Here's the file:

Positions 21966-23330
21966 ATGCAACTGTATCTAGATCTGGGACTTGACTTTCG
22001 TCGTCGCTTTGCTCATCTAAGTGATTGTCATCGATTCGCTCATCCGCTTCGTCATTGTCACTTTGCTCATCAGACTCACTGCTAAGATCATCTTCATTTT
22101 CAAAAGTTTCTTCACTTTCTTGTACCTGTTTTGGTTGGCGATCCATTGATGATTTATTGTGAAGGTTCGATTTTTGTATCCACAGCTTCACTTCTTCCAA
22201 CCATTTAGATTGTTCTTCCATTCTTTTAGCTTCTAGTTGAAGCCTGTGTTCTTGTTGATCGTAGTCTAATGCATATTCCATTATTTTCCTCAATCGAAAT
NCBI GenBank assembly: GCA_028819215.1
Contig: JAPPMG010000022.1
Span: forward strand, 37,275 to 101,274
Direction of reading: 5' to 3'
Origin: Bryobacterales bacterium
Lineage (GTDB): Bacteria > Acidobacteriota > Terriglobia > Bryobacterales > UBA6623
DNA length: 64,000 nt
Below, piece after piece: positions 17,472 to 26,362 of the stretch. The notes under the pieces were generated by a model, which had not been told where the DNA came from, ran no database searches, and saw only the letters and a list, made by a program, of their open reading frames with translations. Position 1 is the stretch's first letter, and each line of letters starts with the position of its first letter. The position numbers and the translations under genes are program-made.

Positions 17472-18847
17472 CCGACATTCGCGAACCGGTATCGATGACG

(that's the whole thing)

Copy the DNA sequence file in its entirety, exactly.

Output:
Positions 21966-23330
21966 ATGCAACTGTATCTAGATCTGGGACTTGACTTTCG
22001 TCGTCGCTTTGCTCATCTAAGTGATTGTCATCGATTCGCTCATCCGCTTCGTCATTGTCACTTTGCTCATCAGACTCACTGCTAAGATCATCTTCATTTT
22101 CAAAAGTTTCTTCACTTTCTTGTACCTGTTTTGGTTGGCGATCCATTGATGATTTATTGTGAAGGTTCGATTTTTGTATCCACAGCTTCACTTCTTCCAA
22201 CCATTTAGATTGTTCTTCCATTCTTTTAGCTTCTAGTTGAAGCCTGTGTTCTTGTTGATCGTAGTCTAATGCATATTCCATTATTTTCCTCAATCGAAAT
NCBI GenBank assembly: GCA_028819215.1
Contig: JAPPMG010000022.1
Span: forward strand, 37,275 to 101,274
Direction of reading: 5' to 3'
Origin: Bryobacterales bacterium
Lineage (GTDB): Bacteria > Acidobacteriota > Terriglobia > Bryobacterales > UBA6623
DNA length: 64,000 nt
Below, piece after piece: positions 17,472 to 26,362 of the stretch. The notes under the pieces were generated by a model, which had not been told where the DNA came from, ran no database searches, and saw only the letters and a list, made by a program, of their open reading frames with translations. Position 1 is the stretch's first letter, and each line of letters starts with the position of its first letter. The position numbers and the translations under genes are program-made.

Positions 17472-18847
17472 CCGACATTCGCGAACCGGTATCGATGACG